Key Stage 3 Assessment
Following the end of National Curriculum levels, Hardenhuish introduced a new assessment and reporting system in September 2016 for Years 7-9. The new system aims to further enhance the quality of teaching, learning and assessment so that our pupils make outstanding progress and have a strong foundation for achieving success at GCSE. When embedded, the system will:
- be aspirational and challenging while giving pupils a sense of achievement
- provide a precise and robust measure of pupil progress and attainment
- make it clear to pupils, the knowledge, understanding and skills that they have mastered and the next steps they need to make in their learning
- give reliable information to parents about how their child is performing
- be coherent with the reformed GCSEs
Hardenhuish 1-9 system at Key Stage 3
The Hardenhuish Key Stage 3 assessment system is based on a 1 (lowest) to 9 (highest) grade scale. The knowledge, understanding and skills needed for each grade have been set so that the grade a pupil is working at during Key Stage 3 broadly reflects the standard we would expect a pupil to be at in order to progress to achieve the same grade at GCSE. For example, if a pupil achieves a grade 5 for a particular subject in Year 9 it puts them on track for achieving broadly a grade 5 in the same subject at GCSE. However, it is important to emphasise that a pupil’s rate of progress often varies over time and may differ between subjects. Therefore, while the grades a pupil achieves during Key Stage 3 may be an indicator of possible achievement at GCSE they are not the school’s prediction of a pupil’s GCSE outcomes.
The diagram above shows how the 1-9 grade system works from Year 7 to Year 11. Unlike the old National Curriculum levels, the standards for each grade get progressively harder from one year to the next during Key Stage 3. This means that a pupil is making:
- good progress if they achieve the same grade in Year 7, 8 and 9 because the standard needed to achieve that grade gets progressively more challenging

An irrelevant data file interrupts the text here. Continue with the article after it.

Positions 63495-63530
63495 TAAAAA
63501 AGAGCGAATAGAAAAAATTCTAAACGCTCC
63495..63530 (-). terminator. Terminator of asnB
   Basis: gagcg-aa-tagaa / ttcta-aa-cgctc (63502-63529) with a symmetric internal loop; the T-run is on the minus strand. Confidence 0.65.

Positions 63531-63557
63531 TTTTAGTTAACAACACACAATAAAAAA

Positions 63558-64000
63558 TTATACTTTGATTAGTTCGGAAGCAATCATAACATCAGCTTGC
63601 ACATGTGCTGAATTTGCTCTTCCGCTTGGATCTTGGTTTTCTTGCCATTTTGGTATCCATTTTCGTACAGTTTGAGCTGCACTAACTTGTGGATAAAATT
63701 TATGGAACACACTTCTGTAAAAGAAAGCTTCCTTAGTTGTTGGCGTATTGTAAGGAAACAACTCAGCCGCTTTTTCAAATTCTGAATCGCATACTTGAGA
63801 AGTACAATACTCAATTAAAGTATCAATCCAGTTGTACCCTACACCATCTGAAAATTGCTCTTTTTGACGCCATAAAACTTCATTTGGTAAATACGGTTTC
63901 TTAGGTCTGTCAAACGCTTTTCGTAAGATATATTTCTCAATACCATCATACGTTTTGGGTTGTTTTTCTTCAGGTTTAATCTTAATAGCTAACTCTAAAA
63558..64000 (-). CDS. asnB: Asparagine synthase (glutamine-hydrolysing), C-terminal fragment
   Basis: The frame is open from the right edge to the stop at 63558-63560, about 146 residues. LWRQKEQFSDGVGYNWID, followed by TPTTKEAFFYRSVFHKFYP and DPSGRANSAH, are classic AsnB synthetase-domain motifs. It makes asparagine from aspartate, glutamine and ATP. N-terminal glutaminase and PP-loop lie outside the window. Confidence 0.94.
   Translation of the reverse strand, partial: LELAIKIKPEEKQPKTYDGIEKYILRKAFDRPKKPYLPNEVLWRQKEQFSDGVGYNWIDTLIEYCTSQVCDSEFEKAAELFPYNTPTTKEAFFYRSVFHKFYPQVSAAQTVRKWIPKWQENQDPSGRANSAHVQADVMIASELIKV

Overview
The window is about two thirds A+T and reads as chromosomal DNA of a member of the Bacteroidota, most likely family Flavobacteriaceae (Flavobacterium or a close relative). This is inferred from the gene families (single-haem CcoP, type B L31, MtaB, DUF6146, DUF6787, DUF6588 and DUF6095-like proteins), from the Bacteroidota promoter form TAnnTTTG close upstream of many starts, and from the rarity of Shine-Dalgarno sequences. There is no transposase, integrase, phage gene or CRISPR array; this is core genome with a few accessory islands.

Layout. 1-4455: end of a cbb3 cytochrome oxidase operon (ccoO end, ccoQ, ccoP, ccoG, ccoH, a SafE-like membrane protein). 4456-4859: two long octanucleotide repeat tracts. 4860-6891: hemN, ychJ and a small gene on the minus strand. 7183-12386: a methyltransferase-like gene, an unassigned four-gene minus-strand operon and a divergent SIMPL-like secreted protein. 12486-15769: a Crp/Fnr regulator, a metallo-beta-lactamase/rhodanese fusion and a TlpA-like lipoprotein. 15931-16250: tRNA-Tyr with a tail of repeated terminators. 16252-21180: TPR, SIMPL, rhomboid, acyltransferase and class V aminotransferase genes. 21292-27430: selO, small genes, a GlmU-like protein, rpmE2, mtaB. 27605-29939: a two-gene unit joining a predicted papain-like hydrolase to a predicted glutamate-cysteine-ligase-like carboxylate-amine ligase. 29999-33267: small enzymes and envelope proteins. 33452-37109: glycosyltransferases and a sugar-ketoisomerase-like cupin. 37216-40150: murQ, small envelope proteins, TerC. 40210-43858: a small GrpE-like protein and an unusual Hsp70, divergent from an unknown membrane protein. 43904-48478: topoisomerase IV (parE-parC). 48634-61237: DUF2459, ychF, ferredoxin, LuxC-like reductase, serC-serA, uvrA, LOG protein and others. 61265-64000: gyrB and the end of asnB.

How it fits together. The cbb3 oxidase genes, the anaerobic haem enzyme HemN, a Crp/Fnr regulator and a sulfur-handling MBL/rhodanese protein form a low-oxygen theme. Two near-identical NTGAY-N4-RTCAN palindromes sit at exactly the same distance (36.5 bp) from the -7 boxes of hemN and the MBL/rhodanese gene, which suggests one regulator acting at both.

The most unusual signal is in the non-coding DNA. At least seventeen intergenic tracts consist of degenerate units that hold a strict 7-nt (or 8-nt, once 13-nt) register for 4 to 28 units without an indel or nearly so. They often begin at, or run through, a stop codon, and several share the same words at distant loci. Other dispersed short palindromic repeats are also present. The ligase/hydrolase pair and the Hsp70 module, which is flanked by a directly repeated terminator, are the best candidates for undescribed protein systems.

- rapid progress if the grade they achieve increases in Year 7, 8 and 9
- insufficient progress if the grade they achieve falls during Key Stage 3.
Each subject has a Progress Map which describes the standard of each grade for typically 3-4 assessment objectives. An assessment objective is a key strand of learning that is taught and assessed in a subject. These have been designed to make our assessment at Key Stage 3 coherent with how pupils will be assessed at GCSE. Progress Maps are used in everyday lessons, especially during assessments, to make it clear to pupils the grade they are working at and the next steps they need to take in their learning. The Progress Map for each subject can be accessed by clicking on the links below.
Types of Assessment
Subjects assess and grade pupils once per new term (6 times a year) using a combination of assessments that best suits that subject. This may include formal end of topic tests under exam conditions, project based assessments where pupils work in lessons and at home and other forms of assessment such as group presentations. Each termly assessment does not necessarily cover all of the assessment objectives in a subject’s Progress Map but does so over the course of a year. There are formal annual exams in Year 8 (January) and Year 9 (June) in which content covered thus far in Key Stage 3 is assessed under exam conditions. Each exam period lasts for a fortnight and pupils receive an exam timetable which shows when each subject exam takes place.
Three Progress Reports are published each year which contain an overall 1-9 grade for each subject as well as information about a pupil’s learning attributes including their effort, behaviour and homework. The progress which a pupil is making is monitored by comparing their 1-9 grade with a subject specific target. The final report sent home in Year 7, 8 and 9 also includes grades for each of the assessment objectives in the Progress Map for every subject.